Sunday, January 29, 2012

Tunnel or Wall?

I have all kinds of partial manuscripts and short stories (even poems) that are incomplete: romances, mysteries, mainstream, even some horror. Several pieces of work are just one chapter while others are as long as five or six chapters. The reason they’re just hanging out there unfinished is because I’ve written myself into a corner or up a tree, or to the middle of a pond (or fire), and have no idea what to do next. I’ve always been told if we can’t get a character from one to the next, then our character has taken a wrong turn somewhere along the way. Probably in the last scene we wrote. We need to identify what caused our character to stall.  When I get stuck, I usually fall into the wrong mindset. I act/think/believe as though there’s only one way to solve a problem. There’s not.  

We had a visiting pastor today who told us, “If the wall is too tall, try the tunnel.” Good thought for writing ourselves out of a corner, huh?
Really, the best way to get out of a ‘block’ is to ask a few questions about what the character can do next--regardless of how silly those questions might be. Sometimes silly ideas can lead to logical actions. Then again, I’ve been known to just let my character sit there  in the corner and think things over. While s/he’s thinking, my subconscious is mulling.  I’ve also heard adding another character can work or skipping ahead to tackle the ending, then working backwards. At least it gets us back to writing. Whatever works.
When you write yourself into a corner, what do you do? Teach me something about writing dilemmas. Tunnel or wall?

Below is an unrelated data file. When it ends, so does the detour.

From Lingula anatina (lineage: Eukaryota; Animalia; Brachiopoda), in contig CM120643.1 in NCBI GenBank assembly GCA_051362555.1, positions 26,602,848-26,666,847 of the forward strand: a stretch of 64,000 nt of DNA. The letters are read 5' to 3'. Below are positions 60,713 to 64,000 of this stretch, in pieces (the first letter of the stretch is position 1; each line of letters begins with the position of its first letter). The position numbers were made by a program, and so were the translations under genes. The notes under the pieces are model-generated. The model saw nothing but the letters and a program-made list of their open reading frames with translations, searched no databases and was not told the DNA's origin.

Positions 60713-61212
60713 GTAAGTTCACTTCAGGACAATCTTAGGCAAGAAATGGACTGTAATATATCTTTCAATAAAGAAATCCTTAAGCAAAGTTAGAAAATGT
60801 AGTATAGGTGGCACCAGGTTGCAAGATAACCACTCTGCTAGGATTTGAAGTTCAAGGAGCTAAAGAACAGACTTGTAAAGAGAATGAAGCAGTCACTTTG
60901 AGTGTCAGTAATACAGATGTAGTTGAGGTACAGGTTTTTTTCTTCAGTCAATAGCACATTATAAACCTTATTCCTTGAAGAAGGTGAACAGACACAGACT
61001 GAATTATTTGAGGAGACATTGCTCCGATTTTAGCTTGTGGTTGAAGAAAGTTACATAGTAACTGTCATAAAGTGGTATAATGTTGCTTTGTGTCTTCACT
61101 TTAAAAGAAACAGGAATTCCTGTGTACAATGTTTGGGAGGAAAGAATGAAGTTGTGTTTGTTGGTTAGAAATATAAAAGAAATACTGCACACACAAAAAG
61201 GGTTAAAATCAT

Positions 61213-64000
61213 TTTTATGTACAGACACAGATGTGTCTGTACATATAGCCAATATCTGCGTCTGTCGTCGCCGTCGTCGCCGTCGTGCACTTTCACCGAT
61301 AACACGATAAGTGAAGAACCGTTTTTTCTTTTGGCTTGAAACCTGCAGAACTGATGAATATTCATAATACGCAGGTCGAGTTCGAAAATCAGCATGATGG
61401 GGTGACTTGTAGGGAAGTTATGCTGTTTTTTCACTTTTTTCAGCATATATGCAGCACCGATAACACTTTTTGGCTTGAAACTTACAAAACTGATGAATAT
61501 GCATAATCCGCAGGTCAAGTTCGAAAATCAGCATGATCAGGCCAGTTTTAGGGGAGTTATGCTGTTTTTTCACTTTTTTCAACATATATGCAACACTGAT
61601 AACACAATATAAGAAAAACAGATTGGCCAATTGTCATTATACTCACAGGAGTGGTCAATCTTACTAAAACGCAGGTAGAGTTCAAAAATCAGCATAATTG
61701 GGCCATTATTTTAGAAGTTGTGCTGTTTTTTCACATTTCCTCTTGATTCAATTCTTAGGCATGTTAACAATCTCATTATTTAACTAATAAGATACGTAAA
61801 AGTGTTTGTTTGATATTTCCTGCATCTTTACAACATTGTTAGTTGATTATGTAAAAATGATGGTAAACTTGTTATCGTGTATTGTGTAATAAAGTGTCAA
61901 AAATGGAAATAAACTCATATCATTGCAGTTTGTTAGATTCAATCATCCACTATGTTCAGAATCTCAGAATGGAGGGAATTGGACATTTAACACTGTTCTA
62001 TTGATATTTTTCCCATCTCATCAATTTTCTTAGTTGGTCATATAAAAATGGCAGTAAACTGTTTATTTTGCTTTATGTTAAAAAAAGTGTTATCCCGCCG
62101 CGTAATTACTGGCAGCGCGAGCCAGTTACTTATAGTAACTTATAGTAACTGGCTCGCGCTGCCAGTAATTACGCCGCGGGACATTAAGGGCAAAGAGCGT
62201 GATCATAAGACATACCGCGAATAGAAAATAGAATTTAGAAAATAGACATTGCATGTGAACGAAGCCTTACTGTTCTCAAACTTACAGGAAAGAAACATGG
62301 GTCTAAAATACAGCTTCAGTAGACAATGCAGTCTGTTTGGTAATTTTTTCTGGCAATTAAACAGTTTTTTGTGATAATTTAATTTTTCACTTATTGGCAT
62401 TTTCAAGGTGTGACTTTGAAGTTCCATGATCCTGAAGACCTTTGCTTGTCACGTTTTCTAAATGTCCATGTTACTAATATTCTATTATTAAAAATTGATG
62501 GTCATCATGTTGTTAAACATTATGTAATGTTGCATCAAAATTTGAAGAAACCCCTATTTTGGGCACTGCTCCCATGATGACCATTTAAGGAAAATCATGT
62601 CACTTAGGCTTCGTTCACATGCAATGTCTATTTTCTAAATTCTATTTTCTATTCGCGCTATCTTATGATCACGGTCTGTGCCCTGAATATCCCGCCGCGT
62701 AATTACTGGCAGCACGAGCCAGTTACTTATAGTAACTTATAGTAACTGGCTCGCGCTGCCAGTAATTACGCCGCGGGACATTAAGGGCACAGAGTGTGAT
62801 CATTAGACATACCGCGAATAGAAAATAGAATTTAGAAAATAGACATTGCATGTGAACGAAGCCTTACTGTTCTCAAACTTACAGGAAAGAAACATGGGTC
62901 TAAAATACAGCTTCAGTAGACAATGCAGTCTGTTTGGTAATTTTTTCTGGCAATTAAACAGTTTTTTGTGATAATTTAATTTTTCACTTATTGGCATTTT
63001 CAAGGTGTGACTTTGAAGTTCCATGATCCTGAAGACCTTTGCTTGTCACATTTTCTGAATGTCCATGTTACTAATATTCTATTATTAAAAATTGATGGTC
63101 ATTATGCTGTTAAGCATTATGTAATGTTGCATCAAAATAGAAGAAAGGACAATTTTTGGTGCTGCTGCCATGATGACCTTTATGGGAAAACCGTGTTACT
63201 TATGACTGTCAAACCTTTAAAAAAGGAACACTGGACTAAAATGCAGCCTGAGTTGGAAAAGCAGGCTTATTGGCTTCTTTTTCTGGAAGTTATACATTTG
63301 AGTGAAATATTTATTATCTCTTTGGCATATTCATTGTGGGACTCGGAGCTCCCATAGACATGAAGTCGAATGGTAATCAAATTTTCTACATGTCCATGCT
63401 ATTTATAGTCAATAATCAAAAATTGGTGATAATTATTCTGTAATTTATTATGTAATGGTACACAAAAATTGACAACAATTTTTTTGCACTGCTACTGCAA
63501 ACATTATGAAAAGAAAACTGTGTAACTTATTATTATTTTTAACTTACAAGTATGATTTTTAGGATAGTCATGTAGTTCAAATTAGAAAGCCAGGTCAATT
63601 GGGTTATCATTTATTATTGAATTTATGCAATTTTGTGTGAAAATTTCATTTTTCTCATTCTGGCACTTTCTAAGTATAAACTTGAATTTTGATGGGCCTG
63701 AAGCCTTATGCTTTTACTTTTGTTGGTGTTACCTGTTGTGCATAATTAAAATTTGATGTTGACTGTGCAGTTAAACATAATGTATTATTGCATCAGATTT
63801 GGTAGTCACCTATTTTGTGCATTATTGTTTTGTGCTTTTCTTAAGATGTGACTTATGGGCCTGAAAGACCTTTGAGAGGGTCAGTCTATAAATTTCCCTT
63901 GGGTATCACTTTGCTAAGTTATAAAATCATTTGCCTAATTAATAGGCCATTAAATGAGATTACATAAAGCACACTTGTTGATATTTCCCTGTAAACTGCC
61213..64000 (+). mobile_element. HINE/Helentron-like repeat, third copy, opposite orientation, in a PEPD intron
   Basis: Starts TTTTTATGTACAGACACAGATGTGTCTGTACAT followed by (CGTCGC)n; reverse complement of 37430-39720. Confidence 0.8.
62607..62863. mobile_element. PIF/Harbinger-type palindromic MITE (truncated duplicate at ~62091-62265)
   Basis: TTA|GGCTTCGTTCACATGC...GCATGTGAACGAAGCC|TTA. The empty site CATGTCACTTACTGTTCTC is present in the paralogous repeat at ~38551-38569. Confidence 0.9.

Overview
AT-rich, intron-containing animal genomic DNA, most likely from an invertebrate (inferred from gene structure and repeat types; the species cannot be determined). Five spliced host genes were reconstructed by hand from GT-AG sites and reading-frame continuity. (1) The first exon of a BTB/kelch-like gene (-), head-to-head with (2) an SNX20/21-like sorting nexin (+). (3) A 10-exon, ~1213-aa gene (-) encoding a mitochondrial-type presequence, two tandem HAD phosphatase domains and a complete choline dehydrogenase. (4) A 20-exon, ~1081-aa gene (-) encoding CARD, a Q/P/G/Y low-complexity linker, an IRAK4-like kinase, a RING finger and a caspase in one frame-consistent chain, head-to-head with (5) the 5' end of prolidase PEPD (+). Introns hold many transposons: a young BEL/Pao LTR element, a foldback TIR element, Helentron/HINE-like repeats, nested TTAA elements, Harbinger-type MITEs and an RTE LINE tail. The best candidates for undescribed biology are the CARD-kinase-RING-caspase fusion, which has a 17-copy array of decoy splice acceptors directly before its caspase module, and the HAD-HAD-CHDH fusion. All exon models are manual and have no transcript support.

Charles Gramlich said...

It's not typically the 'corners' that get me. It's when I am going gangbusters on a piece and real life or work life intrudes and it all comes to a stop. Many times I don't go forward after that because the enthusiasm I had for the tale is lost and has been replaced by other enthusiasms for other tales.

Carole said...

Good questions. Usually just start from scratch and end up with another corner. Which allows for a great lot of starts and no finishes.

James R Tate said...

Two things come to mind here for me. Find the central focus of what I started writing the story for in the first place--Sometimes we wonder too far off the path. The second thing that helps me is to have an ending in mind, and refocus on how to get to that ending. If that doesn't work there's always the recycle bin.

Jess said...

Charles - I know exactly what you mean. That happens to me way too often.

Carole - I have way too many starts. The middle is what slows me down. I always feel as though I'm in quicksand when I get to the middle.

James - good points. Remember, you said RECYCLE -- not THROW AWAY. :)

Joanne Bischof said...

I've been there, too. When I get writer's block, I definitely know its time to get some fresh air. A walk does wonders. Also, I just sit down and start at any given point in a scene, even if it's the end, or a piece of punchy dialogue. Often times it will begin to take shape around that moment.

Jess said...

Joanne - hello! The best thing I can do for writer's block is get in the car and drive. Works every time. A little dangerous for everyone on the road with me put sure puts me in a very creative frame of mind. :)